Visa also gave tokenized contactless payment rings to Visa-sponsored Olympians to be used in the Olympic village. The ring is waterproof, doesn’t need charging, and once it’s set up, doesn’t need a mobile phone link. Visa announced yesterday that the ring is available for pre-order, running customers around $50.

The ring is another part of Visa’s spearheading into mobile payments, which already features Visa Checkout and Visa Token APIs.

“Visa’s first payment ring puts smart payment technology right on the hands of our athletes for convenient and easy payments,” said Jim McCarthy, executive vice president of innovation and strategic partnerships at Visa. “This ring is the latest example of how Visa is continuously innovating to deliver on its goal of universal acceptance at the games and across the world.”

Photo credit: burge5k via / CC BY

49ers score big with mobile payment app

Located in the cradle of technology, Levi’s Stadium may be one of the most technologically advanced stadiums in the world. The $1.3 billion dollar home of the professional football team, the San Francisco 49ers, comes with nearly every bell and whistle a stadium could ask for, and the most interesting feature may be the availability of mobile payment features.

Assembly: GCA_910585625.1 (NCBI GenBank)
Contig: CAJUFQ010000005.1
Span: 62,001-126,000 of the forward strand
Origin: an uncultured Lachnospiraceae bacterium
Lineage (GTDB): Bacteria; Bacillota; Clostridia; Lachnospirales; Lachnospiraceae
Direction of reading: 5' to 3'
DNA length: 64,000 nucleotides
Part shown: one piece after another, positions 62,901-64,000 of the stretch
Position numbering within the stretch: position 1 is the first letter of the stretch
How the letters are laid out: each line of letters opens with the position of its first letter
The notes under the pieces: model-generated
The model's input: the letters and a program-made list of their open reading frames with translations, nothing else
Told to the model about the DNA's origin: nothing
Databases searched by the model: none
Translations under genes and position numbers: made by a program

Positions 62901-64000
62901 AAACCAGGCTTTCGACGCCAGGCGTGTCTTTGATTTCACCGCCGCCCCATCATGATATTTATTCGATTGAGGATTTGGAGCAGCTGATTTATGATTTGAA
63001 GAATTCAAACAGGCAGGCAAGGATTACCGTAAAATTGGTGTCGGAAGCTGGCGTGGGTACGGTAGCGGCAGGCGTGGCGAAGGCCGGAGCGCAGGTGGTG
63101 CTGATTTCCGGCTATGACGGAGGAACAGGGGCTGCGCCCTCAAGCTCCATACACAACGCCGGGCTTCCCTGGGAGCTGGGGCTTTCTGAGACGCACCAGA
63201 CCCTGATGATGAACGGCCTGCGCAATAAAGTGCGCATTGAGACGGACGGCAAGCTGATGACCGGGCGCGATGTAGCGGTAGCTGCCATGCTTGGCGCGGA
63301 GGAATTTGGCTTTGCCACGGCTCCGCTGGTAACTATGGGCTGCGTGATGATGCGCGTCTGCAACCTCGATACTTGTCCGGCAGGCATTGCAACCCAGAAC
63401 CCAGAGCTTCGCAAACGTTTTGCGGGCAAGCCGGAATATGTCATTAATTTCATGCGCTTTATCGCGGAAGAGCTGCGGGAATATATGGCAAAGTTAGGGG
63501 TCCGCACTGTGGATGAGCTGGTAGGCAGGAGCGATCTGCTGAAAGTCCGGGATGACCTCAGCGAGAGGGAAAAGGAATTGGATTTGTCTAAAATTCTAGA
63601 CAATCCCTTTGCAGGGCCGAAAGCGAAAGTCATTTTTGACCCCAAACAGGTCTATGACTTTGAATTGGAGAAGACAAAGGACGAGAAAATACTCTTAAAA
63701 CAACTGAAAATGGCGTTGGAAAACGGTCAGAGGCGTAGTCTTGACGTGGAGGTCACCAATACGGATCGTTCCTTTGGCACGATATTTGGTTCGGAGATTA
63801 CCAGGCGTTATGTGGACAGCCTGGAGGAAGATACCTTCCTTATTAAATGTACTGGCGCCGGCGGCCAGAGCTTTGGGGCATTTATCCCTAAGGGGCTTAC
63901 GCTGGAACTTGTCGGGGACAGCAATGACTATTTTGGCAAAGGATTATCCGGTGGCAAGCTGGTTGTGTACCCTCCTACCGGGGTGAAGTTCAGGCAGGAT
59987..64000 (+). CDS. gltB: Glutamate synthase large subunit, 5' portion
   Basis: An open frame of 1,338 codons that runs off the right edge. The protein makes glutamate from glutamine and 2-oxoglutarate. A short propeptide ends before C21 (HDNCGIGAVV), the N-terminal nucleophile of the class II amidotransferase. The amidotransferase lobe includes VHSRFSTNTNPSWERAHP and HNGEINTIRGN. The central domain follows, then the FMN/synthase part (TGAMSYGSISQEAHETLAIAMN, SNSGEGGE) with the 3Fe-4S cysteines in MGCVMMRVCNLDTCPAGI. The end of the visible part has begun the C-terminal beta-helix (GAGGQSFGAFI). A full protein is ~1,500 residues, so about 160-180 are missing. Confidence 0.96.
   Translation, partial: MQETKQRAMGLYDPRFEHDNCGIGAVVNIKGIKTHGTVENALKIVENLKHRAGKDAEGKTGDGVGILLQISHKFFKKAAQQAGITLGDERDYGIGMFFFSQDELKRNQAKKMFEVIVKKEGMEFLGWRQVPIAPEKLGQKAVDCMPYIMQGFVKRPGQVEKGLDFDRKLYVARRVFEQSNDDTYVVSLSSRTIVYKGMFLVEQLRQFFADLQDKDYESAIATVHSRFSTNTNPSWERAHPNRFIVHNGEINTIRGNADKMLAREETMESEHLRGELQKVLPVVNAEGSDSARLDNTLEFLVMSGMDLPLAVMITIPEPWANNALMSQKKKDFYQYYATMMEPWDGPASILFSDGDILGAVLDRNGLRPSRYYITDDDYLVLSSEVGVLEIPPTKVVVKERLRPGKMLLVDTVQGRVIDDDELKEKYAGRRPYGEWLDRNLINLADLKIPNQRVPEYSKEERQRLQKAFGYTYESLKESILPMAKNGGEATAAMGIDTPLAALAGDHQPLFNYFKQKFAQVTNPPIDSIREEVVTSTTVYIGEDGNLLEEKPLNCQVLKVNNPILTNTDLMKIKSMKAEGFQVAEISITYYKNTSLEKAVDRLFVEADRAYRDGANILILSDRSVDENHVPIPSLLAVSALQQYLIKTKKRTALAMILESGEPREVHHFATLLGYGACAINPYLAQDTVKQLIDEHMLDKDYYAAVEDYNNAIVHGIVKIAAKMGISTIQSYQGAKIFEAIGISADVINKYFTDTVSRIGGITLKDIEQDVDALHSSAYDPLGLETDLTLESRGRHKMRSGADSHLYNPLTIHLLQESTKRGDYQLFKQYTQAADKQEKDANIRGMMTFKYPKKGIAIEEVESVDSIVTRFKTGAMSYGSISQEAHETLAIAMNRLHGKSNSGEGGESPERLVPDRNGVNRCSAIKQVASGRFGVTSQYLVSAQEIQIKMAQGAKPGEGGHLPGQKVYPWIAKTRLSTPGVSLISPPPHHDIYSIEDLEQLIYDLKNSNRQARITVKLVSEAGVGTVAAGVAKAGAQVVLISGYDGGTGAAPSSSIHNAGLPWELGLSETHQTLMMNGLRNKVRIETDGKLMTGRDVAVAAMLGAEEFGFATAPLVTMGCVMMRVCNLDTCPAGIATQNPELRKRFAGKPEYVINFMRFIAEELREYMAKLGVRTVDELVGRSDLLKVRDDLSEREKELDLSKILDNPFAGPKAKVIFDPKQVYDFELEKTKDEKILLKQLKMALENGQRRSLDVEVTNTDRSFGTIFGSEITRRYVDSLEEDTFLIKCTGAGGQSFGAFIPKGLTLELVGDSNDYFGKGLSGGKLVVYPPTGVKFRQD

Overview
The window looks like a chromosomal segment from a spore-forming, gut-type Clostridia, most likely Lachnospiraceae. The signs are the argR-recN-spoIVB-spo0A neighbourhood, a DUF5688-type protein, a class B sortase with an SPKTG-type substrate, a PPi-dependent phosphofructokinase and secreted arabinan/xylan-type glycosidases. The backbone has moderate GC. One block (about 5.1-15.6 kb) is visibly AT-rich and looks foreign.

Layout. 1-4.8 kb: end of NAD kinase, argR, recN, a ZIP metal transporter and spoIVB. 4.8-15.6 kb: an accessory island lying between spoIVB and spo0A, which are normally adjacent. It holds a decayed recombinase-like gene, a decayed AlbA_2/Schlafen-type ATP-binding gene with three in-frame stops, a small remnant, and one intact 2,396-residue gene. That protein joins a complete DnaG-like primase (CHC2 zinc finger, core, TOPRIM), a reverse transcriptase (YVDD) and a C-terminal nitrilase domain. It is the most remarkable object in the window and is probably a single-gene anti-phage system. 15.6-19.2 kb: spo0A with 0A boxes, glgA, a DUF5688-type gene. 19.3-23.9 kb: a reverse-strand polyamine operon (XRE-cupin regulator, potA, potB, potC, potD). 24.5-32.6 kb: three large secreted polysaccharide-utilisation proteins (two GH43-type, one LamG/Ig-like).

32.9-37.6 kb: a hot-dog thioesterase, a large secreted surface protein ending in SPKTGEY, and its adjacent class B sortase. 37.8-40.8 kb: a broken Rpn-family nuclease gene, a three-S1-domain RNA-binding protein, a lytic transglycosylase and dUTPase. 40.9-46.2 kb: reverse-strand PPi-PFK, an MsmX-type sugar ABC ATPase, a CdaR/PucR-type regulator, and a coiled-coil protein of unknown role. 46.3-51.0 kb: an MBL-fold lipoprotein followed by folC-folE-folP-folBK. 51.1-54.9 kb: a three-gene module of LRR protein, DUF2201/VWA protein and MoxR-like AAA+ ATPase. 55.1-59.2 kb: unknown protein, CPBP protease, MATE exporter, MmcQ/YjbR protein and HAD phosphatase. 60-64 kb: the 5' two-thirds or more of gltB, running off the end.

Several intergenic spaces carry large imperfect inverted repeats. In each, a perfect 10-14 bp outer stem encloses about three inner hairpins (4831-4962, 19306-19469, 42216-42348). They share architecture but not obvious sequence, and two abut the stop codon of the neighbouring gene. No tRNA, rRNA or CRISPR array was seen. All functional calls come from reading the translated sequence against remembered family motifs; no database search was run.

Instead of building a stadium and then figuring out how to enable it with technology, Levi’s Stadium was designed with wireless networks in mind. Opened in 2014, the venue opted for internet access points to be placed underneath seats instead of the traditional placement below decks above users, as the shorter distance leads to better service.

Levi’s Stadium also features mobile payment capabilities throughout the stadium. According to Roger Hacker, director of corporate communications for the San Francisco 49ers, Levi’s Stadium is one of the first venues in the U.S. with a mobile payment infrastructure embedded throughout the venue. Powered by Visa Checkout, fans can purchase concessions using Visa-supported mobile wallets from designated walk up windows.

Although mobile payment functionality is a great feature, the most unique element of the stadium is a state-of-the-art app meant to enhance fan experiences. Developed by VenueNext, the Levi’s Stadium mobile app was an essential part of stadium design, since fan experience is essential for repeat visits.